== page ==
Author Archives: Pennie McCracken

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New Lenormand Deck – Silhouette Design

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This is my newest Lenormand style deck, created in a Silhouette Design. It gives it a clean modern look with the predominant colours being black and white of course. However I have used other colours in the images to give it more interest.

If you are reader and are interested in this deck you can find more information including a gallery of all the cards here.

 

 

 

 


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New Harmonious Tarot Deck

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For anyone who is interested in the Tarot, I have just created four more decks, one of which is the Harmonious Tarot shown above. This deck is based on the illustrations by Walter Crane, who was better known for his innovative illustrations in children’s book in the Victorian era. The images in this deck are based on nature and were modified slighly later on by Ernest Fitzpatrick to better fit the structure of the Tarot.

I created this deck in a ‘Muted-Vintage’ style for two reasons, firstly to give it an new distinctive look and secondly as acknowledgement of the age of the original design c.1870. However, I may do a more vibrant version at a later date. I created a back cover that I felt was complimentary to the design, but you are welcome to select a custom back cover of your choice from a selection of designs that I offer.

You can see all my Tarot, Lenormand, Minchiate Fiorentine and Oracle decks on my website here.


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Poppy Field

Poppies …in remembrance

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As we all know poppies are the symbol of remembrance of the First World War. In 1921 artificial poppies were first sold in Britain to raise funds for ex-servicemen and the families of those who had died serving their country. It became so popular that in 1922 the British Legion founded a factory to make it’s own poppies, staffed by disabled ex-servicemen, which it still continues to do to this day.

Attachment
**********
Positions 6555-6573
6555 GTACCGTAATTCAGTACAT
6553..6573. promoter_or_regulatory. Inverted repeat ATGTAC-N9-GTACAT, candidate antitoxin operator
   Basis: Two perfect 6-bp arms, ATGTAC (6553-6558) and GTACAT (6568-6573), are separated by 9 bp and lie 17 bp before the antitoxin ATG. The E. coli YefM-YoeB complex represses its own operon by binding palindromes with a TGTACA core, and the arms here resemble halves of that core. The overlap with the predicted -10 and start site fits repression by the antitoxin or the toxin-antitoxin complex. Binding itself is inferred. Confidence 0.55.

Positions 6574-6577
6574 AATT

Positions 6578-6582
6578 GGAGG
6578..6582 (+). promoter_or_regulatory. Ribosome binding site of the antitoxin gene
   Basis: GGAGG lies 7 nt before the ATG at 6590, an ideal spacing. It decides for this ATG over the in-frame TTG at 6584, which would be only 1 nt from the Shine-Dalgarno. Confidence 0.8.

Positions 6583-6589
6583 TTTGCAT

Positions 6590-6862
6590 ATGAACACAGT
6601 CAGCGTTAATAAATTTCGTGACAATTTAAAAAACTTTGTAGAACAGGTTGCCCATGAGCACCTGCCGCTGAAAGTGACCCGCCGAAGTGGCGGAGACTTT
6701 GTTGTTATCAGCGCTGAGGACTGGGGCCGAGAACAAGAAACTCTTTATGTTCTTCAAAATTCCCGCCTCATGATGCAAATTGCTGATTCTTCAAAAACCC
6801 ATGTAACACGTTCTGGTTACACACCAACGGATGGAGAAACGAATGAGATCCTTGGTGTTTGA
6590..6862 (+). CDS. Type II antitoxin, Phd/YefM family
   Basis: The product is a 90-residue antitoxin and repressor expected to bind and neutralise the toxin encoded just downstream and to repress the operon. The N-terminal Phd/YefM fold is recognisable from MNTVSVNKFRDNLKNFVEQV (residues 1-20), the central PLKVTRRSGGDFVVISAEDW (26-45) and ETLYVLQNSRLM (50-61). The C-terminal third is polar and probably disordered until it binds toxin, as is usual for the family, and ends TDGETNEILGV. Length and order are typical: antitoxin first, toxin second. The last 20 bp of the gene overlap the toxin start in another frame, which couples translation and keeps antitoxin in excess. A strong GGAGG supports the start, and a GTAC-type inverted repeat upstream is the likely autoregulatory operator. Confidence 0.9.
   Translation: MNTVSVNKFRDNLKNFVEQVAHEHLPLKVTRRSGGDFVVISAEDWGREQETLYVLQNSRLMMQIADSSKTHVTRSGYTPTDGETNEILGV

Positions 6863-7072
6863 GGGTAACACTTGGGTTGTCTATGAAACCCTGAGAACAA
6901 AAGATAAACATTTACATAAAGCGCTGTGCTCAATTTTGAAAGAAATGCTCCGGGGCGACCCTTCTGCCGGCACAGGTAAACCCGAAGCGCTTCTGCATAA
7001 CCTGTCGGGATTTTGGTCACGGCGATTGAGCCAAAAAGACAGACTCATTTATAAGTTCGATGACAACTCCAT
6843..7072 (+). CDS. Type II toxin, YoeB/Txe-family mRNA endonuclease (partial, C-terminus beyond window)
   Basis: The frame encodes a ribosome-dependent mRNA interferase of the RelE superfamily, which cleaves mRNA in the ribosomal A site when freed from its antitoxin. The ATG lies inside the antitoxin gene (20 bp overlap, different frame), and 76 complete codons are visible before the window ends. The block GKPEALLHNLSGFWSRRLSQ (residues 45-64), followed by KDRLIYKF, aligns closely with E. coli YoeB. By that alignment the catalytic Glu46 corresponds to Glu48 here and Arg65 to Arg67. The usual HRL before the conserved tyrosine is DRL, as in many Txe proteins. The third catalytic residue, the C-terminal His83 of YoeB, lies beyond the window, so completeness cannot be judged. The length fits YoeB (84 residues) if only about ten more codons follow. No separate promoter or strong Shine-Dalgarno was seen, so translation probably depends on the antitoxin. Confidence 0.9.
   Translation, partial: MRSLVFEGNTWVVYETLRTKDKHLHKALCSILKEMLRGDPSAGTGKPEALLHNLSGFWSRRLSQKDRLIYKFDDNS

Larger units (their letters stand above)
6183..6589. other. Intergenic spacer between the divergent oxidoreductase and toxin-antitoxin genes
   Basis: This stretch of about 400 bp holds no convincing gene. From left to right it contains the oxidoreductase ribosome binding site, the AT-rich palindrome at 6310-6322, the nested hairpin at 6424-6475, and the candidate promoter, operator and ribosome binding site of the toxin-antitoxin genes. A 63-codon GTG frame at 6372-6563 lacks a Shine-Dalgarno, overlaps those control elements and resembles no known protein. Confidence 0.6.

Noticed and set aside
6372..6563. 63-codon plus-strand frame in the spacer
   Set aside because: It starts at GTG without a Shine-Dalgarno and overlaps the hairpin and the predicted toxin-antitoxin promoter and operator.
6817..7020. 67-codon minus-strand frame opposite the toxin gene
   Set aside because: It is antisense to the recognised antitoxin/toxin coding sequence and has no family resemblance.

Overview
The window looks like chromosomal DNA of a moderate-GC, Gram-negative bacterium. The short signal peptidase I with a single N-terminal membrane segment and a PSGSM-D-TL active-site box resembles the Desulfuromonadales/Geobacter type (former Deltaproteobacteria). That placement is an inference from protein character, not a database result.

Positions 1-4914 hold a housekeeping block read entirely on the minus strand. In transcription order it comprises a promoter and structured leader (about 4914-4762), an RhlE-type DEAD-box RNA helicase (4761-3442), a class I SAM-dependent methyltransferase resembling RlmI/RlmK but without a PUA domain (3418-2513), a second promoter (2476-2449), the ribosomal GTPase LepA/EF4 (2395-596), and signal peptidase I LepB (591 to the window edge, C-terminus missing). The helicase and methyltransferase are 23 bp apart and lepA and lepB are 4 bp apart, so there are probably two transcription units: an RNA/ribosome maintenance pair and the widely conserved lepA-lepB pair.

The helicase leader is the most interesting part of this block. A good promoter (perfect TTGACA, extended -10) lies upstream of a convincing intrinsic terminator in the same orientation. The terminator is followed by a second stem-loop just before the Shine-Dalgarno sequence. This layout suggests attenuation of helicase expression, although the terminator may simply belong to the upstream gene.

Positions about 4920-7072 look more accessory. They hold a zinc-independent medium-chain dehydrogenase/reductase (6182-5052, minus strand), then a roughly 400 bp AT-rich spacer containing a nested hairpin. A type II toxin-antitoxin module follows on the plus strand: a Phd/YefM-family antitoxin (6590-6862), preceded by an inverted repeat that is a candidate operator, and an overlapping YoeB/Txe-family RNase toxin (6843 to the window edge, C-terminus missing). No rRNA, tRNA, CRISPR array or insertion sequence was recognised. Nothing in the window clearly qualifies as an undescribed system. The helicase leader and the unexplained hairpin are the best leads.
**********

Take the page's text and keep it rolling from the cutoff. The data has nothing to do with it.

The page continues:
The poppy factory, based in Richmond, London, England produces 6 million poppies a year, all made by hand. Why is the poppy worm to commemorate the sacrifices of the armed forces? Because once the war was over, after all the destruction to the land, the poppy was one of the only plants to grow on the otherwise barren battlefields.

Available as a Sherpa Fleece Blanket 50″ x 60″ or 60″ x 80″

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Carol Singing – A Lost Tradition

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Carol singing is definitely not as popular today as it used to be. In the way that it used to be done that is, singing in the street, collecting money for a good cause. If you are lucky to experience it today, it is usually an organized event on a grander scale.

It became popular in the 19th century when people would go door-to-door singing carols for either food or money. Some say it was done to celebrate the joy of the season, others say it was way for the poor to sing for food, “singing for your supper” as the saying goes. Either way, it is a tradition that I remember fondly as a little girl when I lived in England. We always heard carol singers out in the street, usually on Christmas Eve.